Renewing their own spirituality and carefully studying the needs of others, women religious will be able to live the Gospel message and bring hope to the world, Pope Benedict XVI said. The pope, meeting May 7 with almost 800 superiors of women’s congregations, asked the religious to follow the biblical example of the prophets, who first listen and contemplate and then speak, allowing themselves to be totally permeated by that love for God, which fears nothing and is stronger even than death. The International Union of Superiors General was holding its plenary meeting in Rome. The participating superiors represent almost 600,000 sisters working in 85 countries around the world. The theme of the meeting was Challenged to weave a new spirituality, which generates hope and life for all. During the meeting from May 6 to 10, the women were to focus specifically on helping other women, migrants, safeguarding the earth, working with the laity and interreligious dialogue.Pax Christi International Elects Co-Presidents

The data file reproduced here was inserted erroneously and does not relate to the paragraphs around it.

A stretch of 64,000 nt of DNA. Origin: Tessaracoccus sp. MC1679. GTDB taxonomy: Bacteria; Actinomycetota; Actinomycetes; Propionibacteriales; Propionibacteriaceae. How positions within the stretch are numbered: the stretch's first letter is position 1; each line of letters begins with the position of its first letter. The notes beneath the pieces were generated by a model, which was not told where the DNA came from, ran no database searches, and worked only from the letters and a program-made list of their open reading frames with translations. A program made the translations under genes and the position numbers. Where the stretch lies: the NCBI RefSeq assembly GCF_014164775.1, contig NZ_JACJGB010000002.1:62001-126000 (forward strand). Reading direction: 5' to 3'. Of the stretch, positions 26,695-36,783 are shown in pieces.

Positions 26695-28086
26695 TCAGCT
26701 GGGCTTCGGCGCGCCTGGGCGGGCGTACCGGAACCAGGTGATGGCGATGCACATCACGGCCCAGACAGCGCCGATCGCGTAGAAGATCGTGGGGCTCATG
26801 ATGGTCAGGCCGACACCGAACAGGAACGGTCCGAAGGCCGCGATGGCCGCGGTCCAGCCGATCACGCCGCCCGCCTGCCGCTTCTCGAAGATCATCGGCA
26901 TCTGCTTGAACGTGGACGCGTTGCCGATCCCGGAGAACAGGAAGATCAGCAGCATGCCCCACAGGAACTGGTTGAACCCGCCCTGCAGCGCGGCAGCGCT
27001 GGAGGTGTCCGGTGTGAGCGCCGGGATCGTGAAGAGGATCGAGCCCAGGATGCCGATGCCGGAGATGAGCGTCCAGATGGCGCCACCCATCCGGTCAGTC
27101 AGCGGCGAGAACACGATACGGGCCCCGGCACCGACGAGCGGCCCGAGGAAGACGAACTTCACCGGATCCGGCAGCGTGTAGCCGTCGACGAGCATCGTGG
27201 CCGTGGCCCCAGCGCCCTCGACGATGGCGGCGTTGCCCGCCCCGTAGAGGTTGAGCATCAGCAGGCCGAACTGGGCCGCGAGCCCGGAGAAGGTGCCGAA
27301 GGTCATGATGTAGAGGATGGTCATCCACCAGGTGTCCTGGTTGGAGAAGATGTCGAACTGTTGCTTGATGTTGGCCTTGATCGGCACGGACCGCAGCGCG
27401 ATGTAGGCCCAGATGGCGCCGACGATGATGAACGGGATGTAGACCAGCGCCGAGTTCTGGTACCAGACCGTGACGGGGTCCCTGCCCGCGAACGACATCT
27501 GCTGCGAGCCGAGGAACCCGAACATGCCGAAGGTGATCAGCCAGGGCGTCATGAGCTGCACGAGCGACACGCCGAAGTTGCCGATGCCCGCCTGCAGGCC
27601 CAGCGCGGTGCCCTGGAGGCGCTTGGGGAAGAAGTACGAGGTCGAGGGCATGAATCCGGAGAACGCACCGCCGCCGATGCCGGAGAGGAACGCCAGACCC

An archbishop from the Democratic Republic of Congo and a longtime social justice activist from the United States have been elected co-presidents of Pax Christi International, the Catholic peace movement. Archbishop Laurent Monsengwo Pasinya of Kisangani, Congo, and Marie Dennis, director of the Maryknoll Office for Global Concerns, will assume their new posts for a three-year term during the triennial world assembly of Pax Christi International, set for Oct. 30-Nov. 4 in Belgium. Latin Patriarch Michel Sabbah of Jerusalem will continue to serve as international president until Nov. 3. By electing a laywoman and a bishop at Pax Christi International’s annual general assembly April 28 in Antwerp, Belgium, the organization, according to a news release, returns to its roots and lifts up a model of shared leadership in the Catholic Church.Eugene Fisher Honored for Catholic-Jewish Work